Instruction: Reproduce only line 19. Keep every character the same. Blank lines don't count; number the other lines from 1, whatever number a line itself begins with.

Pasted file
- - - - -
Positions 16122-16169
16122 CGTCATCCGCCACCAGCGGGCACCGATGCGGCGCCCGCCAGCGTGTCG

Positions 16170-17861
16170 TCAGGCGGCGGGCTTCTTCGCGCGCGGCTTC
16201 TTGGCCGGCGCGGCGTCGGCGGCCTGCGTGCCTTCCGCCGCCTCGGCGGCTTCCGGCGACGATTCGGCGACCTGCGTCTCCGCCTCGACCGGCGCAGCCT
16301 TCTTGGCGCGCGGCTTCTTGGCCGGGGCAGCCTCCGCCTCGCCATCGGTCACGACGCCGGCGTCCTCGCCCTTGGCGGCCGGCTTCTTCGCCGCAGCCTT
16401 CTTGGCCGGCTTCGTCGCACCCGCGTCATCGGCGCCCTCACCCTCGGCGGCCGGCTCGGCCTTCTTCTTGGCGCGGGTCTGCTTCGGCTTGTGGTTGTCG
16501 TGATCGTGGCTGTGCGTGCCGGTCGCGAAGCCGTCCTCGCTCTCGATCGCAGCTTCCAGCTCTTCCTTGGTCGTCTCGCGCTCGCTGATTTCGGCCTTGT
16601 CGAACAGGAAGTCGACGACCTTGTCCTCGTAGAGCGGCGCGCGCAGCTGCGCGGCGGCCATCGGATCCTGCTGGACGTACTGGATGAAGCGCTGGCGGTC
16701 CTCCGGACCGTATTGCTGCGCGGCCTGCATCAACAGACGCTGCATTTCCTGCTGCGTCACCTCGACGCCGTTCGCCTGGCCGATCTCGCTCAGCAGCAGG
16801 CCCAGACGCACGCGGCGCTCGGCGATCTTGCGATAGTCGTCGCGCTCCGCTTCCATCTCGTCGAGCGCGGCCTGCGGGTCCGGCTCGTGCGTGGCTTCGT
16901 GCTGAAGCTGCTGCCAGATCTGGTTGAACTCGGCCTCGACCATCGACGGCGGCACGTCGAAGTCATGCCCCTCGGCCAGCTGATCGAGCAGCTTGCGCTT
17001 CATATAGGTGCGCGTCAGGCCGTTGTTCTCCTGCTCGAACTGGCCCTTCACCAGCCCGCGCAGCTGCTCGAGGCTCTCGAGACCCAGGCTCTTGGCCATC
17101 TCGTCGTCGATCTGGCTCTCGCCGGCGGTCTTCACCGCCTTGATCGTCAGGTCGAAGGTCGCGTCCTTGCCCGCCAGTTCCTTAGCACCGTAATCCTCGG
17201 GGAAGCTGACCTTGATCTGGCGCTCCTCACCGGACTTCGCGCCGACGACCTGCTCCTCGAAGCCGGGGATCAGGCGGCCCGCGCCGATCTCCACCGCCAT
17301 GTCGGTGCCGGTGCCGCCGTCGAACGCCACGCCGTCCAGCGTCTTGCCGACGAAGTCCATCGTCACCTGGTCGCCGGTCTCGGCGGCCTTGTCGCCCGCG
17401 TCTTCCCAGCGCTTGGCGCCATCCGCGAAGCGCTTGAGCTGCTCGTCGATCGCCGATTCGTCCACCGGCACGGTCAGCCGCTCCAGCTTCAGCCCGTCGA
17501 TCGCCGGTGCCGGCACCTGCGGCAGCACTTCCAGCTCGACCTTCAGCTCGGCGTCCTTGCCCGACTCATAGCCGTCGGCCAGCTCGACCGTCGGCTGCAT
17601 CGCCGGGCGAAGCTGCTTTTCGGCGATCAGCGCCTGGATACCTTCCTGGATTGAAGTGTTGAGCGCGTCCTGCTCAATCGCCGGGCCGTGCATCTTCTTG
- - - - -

17601 CGCCGGGCGAAGCTGCTTTTCGGCGATCAGCGCCTGGATACCTTCCTGGATTGAAGTGTTGAGCGCGTCCTGCTCAATCGCCGGGCCGTGCATCTTCTTG